The “Enormous Consequences” of Misunderstanding Facebook


This sentiment gets repeated so casually and matter-of-factly that it has almost become a cliché:

Social-networking sites allow members to create individualized pages that often include personal information such as relationship status, age, city of residence and birth date, as well as photos, videos and personal comments.

Yet there can be enormous consequences.

That alcohol-related post-prom picture? Someday an employer or college admission officer might come across it with a quick click on Google. Hitting delete to get rid of a questionable photo won’t help. The digital imprint never goes away and could be flitting across computer screens around the world.

The specific example of “enormous consequences” offered here is distinctly underwhelming. In the first place, has the author ever used Facebook? The photos you upload there aren’t available with a “quick click on Google.” Typically, your Facebook photos are only available within your social network. And if you like, you can restrict access further, specific lists of named friends. All the major social networking sites offer similar features.

Second, this paints an incredibly unflattering picture of the nation’s employers. First we’re supposed to believe that this prospective employer is nosy enough to gain unauthorized access to your Facebook page. Then we’re supposed to believe that he’s got so much free time on his hands that he’s willing to sort through hundreds of mostly-innocuous photos in order to find that one embarrassing post-prom picture. And finally, we’re supposed to believe that he’s going to be so priggish that once he finds a picture of you doing body shots, he’s going to stop considering your application.

I suppose there are a few employers out there that fit that description. But frankly, I wouldn’t want to work for them. Moreover, this type of employer almost certainly skews older, so today’s high school kids are less likely to ever encounter someone like that than I am.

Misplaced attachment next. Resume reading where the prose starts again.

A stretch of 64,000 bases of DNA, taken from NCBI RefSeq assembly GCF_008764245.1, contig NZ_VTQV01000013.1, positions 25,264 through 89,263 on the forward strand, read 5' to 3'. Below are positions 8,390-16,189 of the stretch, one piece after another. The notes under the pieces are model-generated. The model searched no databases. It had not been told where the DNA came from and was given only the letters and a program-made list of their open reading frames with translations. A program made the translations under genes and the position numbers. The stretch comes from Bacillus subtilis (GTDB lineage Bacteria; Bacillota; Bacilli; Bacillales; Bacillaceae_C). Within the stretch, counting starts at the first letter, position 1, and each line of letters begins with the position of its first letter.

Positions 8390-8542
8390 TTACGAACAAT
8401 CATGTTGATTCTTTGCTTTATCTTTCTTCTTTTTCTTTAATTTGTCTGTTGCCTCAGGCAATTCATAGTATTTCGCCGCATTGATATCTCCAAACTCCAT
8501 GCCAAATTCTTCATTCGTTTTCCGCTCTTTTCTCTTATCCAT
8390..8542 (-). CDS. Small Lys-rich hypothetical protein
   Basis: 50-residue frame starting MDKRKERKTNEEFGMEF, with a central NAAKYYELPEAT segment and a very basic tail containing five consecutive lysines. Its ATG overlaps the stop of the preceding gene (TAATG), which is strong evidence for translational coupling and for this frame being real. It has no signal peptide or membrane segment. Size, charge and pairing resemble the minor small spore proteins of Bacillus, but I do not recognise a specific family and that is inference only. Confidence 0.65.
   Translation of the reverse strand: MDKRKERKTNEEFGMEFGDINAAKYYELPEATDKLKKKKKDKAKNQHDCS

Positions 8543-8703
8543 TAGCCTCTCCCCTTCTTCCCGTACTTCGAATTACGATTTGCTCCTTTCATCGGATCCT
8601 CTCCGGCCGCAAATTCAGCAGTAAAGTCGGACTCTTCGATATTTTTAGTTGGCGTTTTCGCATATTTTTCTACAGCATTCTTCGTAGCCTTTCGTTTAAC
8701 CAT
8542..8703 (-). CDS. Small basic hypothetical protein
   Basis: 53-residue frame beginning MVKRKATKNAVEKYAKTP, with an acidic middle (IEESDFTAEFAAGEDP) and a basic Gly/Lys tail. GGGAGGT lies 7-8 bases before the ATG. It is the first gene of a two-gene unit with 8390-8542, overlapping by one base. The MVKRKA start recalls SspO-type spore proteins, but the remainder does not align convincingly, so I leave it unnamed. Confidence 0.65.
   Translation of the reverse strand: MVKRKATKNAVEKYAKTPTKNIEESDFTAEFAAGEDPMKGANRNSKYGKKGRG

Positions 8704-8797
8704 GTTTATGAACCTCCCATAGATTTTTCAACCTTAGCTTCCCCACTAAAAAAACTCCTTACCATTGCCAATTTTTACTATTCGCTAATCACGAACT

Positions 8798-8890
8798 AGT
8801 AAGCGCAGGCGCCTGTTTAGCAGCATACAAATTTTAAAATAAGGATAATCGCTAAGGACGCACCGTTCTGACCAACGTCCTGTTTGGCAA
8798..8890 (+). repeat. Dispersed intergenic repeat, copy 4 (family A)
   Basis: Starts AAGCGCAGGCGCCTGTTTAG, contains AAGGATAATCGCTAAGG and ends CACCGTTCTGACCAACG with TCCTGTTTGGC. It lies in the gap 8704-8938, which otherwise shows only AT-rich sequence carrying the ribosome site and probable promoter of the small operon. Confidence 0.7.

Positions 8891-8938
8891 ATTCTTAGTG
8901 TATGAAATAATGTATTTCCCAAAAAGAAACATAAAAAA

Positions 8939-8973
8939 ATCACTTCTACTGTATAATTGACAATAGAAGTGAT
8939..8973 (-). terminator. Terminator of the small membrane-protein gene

955839104_b42f32d69eFinally, there’s the claim that “the digital imprint never goes away and could be flitting across computer screens around the world.” It’s also true that the Earth “could be” hit by an asteroid this weekend. In practice, if you’re not a celebrity, the world just isn’t likely to care about your big beer pong victory. So they’re not likely to show up on Google, and if you delete them they’ll almost certainly stay deleted.

Now, to reiterate, I don’t really fault this particular reporter, who’s simply repeating the conventional wisdom. I think the problem is that this is a subject where peoples’ intuitions are lagging way behind the pace of technological change.

Before the emergence of the web, information fell into basically two categories: public or private. Information that got published (say in a newspaper) was public and available to everyone. Not only that, but information in the newspaper was highly visible; you could expect that lots of people in your town will notice if a picture of you goes into the paper. On the other hand, information that didn’t get published (say the photos in your photo album) was private and in practice only available to a tiny handful of people. “Public” and “private” were distinct categories, with very little in between.